New research from the Social Mobility Commission suggests that the new Mayors’ efforts to grow their economies will contribute to the fight against worklessness.
In under 100 days, Manchester and the West Midlands will elect their first City Mayors. The new Mayors will wield significant budgets (Greater Manchester’s Mayor will control over £1 billion), direct policy in some important areas (e.g. skills, housing and public transport) and will have considerable influence over others, such as employment support, health and education. The Mayors will also be figureheads fighting for the interests of their city region, persuading businesses to invest there, and brokering collective action among partners within the city.
A new report from the Social Mobility Commission agrees with JRF’s previous research that there is little evidence of a ‘culture of worklessness’ or families with multiple generations who have never worked. This report finds that two main factors drive this.
One is health - people from workless households are more likely to have health problems which limit their work, but the more important factor was the local economy. However, it is certainly true that young people who grow up in a workless household are substantially more likely to have periods of worklessness themselves.
If someone grew up in a workless household and then lives in an area with low unemployment, their greater risk of unemployment almost disappears. But in an area with high unemployment, those who had grown up in a workless household were much more likely to be out of work than those who had not.
Without doubt all of the Mayoral candidates will promise growth and job creation for their cities. But JRF’s research shows that growth and job creation alone do not always improve the lives of local people in deprived areas. Many of the jobs created go to people from other areas rather than locals who need them most. In order to avoid this, the new Mayors must commit to fostering inclusive growth; raising the productivity and pay of low paid workers, linking young people to the right training and jobs with prospects; and making sure that local childcare, transport and affordable housing are targeted to connect those in poverty to good jobs.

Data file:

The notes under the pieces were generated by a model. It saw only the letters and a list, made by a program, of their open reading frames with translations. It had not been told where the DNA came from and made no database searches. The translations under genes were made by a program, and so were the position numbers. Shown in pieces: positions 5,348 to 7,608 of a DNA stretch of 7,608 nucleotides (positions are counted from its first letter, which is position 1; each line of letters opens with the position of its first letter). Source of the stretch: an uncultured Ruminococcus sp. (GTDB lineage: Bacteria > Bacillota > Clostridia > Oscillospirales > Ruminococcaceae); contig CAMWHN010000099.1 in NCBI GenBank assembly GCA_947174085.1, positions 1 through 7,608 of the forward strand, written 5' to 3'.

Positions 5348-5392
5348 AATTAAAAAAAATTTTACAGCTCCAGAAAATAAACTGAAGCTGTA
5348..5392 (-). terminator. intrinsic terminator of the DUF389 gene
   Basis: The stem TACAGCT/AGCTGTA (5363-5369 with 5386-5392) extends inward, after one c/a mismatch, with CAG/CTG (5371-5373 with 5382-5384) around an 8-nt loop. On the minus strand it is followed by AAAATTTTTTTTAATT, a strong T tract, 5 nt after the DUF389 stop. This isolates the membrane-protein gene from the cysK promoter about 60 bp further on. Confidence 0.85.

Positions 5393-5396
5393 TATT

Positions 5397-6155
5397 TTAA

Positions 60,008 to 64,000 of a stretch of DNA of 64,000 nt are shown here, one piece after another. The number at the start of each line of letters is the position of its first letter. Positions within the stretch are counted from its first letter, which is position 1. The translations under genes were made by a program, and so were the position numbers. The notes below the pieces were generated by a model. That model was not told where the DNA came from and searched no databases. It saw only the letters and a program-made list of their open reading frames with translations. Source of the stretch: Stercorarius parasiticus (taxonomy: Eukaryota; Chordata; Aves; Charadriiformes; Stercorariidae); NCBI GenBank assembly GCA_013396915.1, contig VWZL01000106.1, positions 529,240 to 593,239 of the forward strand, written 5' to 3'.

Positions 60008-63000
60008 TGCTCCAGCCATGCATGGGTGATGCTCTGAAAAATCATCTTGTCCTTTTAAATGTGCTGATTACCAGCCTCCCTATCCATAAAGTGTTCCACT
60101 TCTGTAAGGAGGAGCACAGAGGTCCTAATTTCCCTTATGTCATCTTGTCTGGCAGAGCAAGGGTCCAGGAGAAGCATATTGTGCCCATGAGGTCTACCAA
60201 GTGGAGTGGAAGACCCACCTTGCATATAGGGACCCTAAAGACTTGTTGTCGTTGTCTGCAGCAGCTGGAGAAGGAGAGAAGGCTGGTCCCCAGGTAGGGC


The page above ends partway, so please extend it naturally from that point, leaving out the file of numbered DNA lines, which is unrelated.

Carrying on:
This week we held an international summit, bringing together City leaders from the UK and elsewhere to jump-start a drive to bring Inclusive Growth to our cities. We have set out in briefings for the candidates for the West Midlands and Greater Manchester Mayors the steps they should take to create not only more but better jobs, and crucially, connect those jobs to the local people who need them most.
Achieving this goal makes economic sense – helping someone out of work on benefits into a job paying the Voluntary Living Wage boosts the economy by an average of £14,400. It also makes sense for the UK’s long term future. Getting someone into work does not necessarily take their family out of poverty. But supporting more people into secure jobs with decent pay and prospects is at the heart of breaking the cycle of poverty. In under 100 days, six city regions will elect Mayors– their top priority should be leading their area towards Inclusive Growth, energising not only their economies but also their communities.